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3 Takeaways: Trump finds a new scapegoat as he ends media blackout

President blames Paul Ryan, warns Justice Department in interview with conservative website

President Donald Trump and Vice President Mike Pence arrive to the Capitol to attend the Senate Republican policy luncheon on Jan. 9. (Tom Williams/CQ Roll Call)
President Donald Trump and Vice President Mike Pence arrive to the Capitol to attend the Senate Republican policy luncheon on Jan. 9. (Tom Williams/CQ Roll Call)

President Donald Trump is not slated to appear in public for a sixth consecutive day Thursday, but he ended his media blackout giving an interview to a conservative news outlet and a wild three-hour tweetstorm.

Before his morninglong tweetstorm that included 13 posts about a variety of topics, the president emerged from his self-imposed blackout Wednesday night via an Oval Office interview with the Daily Caller.

The Caller reporters hit the president with questions on a range of topics, including some related to Congress.

One focused on Senate Minority Leader Charles E. Schumer saying it’s best if Trump and the White House sit out House-Senate negotiations about a border security spending package that is needed in the next 16 days to avert another partial government shutdown. “I don’t blame him,” Trump said of his fellow-New Yorker. But he also offered a warning, saying, “without our involvement, a deal is not going to get done.”

[Trump tells GOP members they’re ‘wasting their time’ in border security talks]

Here are three takeaways from Trump’s wide-ranging and blackout-ending interview.

Forever war

Trump has railed against America’s open-ended military conflicts in the Middle East and South Asia. But he’s waging what seems like a “forever war” with the Justice Department and FBI.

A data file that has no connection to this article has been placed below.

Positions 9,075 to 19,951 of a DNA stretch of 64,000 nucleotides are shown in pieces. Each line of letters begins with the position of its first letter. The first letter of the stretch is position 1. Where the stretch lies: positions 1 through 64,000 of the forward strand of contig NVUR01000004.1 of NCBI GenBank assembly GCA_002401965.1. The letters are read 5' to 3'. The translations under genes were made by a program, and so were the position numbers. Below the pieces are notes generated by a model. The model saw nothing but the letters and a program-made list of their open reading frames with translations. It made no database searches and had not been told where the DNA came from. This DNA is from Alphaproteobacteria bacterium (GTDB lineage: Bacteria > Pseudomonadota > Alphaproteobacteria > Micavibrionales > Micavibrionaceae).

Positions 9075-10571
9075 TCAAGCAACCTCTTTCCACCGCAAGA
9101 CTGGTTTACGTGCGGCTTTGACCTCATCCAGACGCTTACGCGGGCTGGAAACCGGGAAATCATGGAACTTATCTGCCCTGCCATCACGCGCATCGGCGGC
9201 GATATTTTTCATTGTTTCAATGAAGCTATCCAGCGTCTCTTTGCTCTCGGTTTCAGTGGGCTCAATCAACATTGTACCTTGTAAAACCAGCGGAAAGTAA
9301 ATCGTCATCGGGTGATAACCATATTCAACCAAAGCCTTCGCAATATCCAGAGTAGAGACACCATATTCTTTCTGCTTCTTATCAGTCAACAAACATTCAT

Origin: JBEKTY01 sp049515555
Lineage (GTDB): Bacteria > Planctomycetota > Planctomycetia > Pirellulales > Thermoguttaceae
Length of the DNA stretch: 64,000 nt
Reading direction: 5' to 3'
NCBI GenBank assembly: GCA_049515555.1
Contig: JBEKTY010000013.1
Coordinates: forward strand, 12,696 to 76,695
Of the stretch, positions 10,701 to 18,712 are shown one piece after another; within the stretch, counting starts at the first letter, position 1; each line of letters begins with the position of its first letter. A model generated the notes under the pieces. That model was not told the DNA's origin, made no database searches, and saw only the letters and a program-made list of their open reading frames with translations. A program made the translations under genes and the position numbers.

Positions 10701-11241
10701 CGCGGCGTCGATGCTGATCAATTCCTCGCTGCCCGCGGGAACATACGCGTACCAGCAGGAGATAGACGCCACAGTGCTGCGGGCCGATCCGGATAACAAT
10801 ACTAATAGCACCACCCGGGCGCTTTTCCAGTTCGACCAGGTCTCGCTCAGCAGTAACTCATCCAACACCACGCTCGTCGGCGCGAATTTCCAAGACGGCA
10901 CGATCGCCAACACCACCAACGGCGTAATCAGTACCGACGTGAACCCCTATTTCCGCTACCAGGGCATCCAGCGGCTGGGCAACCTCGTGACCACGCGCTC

The battle runs hot and cold. Trump lit it on fire anew Wednesday evening when asked about the FBI’s pre-dawn raid last Friday to arrest Roger Stone on charges related to his conversations with Wikileaks, allegedly on behalf of the Trump 2016 campaign.

“I thought it was very unusual. … But I will say, like, I’m speaking for a lot of people that were very disappointed to see that go down that way, to see it happen where it was on camera, on top of it,” he said. “That was a very, very disappointing scene.” He also indicated he would “think about” asking the FBI to reconsider its tactics because of how he says it treated his friend. (Stone has said the arresting agents were “extraordinarily courteous.”)

And while the president noted he has “stayed out of that whole situation,” he did send a message to senior Justice Department officials and Special Counsel Robert S. Mueller III.

“I could’ve taken a much different stance, I could’ve gotten involved in this, I could’ve terminated everything. I could’ve ended everything,” he said. “I’ve chosen to stay out of it. But I had the right to, as you know, I had the right if I wanted to, to end everything. I could’ve just said, ‘that’s enough.’ Many people thought that’s what I should do.”

Blame PDR

For Republicans’ inability to get a bill through the Senate that would have repealed former President Barack Obama’s 2010 healthcare law, Trump continues blaming the late Sen. John McCain, R-Ariz., for his midnight thumbs down vote that sank the bill.